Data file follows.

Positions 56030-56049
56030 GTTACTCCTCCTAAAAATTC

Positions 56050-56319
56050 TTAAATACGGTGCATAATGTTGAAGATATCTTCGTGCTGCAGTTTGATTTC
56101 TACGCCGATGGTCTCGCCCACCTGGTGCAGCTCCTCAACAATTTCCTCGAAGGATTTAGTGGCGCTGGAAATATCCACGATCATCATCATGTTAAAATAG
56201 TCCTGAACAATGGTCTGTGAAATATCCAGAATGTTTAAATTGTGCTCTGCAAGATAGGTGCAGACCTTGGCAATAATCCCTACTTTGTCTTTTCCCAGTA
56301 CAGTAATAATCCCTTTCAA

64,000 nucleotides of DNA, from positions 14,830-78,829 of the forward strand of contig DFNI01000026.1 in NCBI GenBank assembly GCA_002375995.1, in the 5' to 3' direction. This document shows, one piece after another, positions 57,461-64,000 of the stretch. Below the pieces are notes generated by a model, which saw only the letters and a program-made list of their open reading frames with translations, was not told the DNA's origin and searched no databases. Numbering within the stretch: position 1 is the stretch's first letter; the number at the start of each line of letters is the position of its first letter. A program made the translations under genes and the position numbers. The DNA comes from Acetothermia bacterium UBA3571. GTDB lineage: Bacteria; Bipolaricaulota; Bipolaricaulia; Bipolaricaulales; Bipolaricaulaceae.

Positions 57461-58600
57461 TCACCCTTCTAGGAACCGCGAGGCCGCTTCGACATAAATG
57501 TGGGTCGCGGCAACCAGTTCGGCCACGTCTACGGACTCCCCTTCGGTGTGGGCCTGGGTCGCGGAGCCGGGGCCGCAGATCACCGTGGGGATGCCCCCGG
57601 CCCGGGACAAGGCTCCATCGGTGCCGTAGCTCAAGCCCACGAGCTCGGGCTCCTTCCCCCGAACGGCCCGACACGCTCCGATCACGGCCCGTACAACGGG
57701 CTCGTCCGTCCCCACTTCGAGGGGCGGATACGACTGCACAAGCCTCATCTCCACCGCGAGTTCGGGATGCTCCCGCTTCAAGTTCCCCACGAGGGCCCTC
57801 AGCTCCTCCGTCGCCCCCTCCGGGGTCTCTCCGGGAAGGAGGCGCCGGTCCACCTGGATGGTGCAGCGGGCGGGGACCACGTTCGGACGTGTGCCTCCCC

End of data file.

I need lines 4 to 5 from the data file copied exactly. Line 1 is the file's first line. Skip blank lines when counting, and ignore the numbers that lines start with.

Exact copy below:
56050 TTAAATACGGTGCATAATGTTGAAGATATCTTCGTGCTGCAGTTTGATTTC
56101 TACGCCGATGGTCTCGCCCACCTGGTGCAGCTCCTCAACAATTTCCTCGAAGGATTTAGTGGCGCTGGAAATATCCACGATCATCATCATGTTAAAATAG